If a bishop is entrusted with the souls of men, of which all persons are not worthy, much more ought he to be entrusted with the things belonging to the Church. For this reason the present Canon ordains that a bishop should be given the care of all the things belonging to the Church, whether fields and real estate or jewels and furniture; and that he should manage them with fear and carefulness, bearing in mind that God is the supervisor and examiner of his management. Nevertheless, in spite of the fact that he has the care and management of them, he has no permission or right to make them his own or to claim any of them as his own, or to give his relatives things consecrated to God. But if his relatives in question are poor, let him give them what they have need of, just as he gives to other poor people. That is to say, let him bestow alms upon them as he would upon the poor in general, and not as upon relatives. Yet he may give them alms out of the fruits and produce gathered every year from the property of the Church, and not on their account may he sell any of them.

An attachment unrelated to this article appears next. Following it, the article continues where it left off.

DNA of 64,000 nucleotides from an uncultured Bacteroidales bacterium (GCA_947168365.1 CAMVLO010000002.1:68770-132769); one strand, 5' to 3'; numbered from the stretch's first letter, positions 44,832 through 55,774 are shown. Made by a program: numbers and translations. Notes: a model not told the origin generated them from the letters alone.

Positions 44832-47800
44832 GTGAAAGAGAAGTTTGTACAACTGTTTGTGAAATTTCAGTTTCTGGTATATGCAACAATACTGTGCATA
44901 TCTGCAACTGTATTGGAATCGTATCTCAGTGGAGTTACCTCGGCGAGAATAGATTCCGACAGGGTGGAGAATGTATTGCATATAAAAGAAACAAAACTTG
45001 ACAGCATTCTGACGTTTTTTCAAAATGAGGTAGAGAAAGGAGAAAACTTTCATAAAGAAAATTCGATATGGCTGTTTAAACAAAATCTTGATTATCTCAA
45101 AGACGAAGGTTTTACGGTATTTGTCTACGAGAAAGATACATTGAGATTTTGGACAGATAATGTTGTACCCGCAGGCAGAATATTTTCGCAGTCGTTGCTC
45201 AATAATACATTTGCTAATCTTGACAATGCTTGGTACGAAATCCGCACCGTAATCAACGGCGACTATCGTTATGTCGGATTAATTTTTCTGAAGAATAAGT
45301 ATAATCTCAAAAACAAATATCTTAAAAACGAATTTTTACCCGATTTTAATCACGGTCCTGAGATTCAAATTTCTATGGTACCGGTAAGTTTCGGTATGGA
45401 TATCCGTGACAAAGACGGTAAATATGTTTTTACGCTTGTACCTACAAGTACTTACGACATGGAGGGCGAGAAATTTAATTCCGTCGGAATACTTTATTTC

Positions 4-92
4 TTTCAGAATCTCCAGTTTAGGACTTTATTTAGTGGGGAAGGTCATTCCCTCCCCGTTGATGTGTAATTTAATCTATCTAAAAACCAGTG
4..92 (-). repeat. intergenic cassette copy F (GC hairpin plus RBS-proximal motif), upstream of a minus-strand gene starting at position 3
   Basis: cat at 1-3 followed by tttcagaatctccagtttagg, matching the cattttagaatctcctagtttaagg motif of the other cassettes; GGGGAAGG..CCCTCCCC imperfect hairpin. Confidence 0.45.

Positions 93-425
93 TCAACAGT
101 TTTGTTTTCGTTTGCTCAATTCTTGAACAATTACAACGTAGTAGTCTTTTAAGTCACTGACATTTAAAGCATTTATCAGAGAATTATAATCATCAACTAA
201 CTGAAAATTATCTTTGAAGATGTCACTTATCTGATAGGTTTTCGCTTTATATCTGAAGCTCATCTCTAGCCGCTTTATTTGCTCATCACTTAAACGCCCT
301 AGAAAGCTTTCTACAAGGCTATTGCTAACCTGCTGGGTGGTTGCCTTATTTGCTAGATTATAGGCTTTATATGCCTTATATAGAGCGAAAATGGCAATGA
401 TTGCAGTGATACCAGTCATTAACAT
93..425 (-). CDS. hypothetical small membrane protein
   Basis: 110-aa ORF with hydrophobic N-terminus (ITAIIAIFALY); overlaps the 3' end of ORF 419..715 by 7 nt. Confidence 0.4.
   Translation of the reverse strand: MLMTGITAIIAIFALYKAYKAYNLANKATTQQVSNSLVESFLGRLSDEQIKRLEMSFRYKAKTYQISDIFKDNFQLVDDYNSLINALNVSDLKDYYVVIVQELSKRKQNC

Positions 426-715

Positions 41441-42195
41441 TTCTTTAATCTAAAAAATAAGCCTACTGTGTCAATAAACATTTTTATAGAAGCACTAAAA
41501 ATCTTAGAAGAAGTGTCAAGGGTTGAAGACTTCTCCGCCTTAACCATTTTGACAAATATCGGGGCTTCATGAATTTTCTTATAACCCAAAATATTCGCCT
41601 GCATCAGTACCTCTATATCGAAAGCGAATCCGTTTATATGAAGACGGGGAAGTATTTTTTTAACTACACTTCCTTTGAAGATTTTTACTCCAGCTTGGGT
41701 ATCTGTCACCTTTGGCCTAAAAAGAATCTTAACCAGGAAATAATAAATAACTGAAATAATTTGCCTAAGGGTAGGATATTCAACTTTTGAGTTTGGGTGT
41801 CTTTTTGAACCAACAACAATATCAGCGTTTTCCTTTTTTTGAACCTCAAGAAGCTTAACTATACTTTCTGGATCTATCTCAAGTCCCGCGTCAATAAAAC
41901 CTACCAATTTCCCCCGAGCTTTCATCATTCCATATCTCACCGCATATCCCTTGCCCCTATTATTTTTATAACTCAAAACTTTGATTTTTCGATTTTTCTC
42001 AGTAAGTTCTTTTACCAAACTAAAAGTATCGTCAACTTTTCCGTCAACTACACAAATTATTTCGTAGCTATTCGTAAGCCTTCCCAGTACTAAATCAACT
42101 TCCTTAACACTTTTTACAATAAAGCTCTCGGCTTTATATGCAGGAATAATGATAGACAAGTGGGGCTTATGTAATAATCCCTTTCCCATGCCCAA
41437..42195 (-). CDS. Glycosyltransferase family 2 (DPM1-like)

Consonantly and word for word in agreement with the above Apostolical Canon c. XXIV of Antioch says that things belonging to the Church ought to be administered with judgment and by authority of the bishop, and that they must be guarded well and kept in the church that possesses them, with faith in God, who is the supervisor and overseer of all. And c. II of Cyril says that they are to remain inalienable in the churches that possess them, be they jewels or real estate; and the bishops are to administer the economy of the expenses incurred. Canon XV of Ancyra says that whatever things of the Lord’s house presbyters may sell without the consent of the bishop, he himself shall take them back or recover them. Canons VII and VIII of Gangra anathematize those who take or give the produce of the church without the consent of the bishop and of the steward. In the Nomicon of Photius, Title and ch. 2, ordinance 21 of Title II of Book I of the Code it is written that whoever buys sacred utensils and spreads, or takes them in pawn and lends money on them loses his money; except only in case he buys them in order that the money may be given for the liberation of slaves. Likewise in the same ordinance it is noted that there must be no alienation of necessary and immovable properties of the temples from the church possessing them. See also the footnote to Ap. C. LXXII. The third ordinance of Title II of the Novels, which is Justinian Novel 131, to be found in Book 5 of Title III (in Photius, Title II ch. 1), ordains that in case anyone leaves any gift by will to a venerable house for charity — no matter what kind of thing it be — if the thing in question is near the church to which it was consecrated, it must not be alienated therefrom. But if it be far away, and both parties are willing — that is to say, both the stewards and the officers of the church, on the one hand, and the heirs of the one who left it in his will — they have permission to exchange it for something near at hand and affording produce or a crop that is easy to carry or easy to haul, giving, if need be, something additional in the exchange, amounting to not less than one-fourth of the value of the thing which was left in his will. Or, if they wish to sell it, they must get as great a price for it as they could derive from its crop and produce as profit during the space of 35 years. This price, though, must be given again to the same church as that to which the charity was left.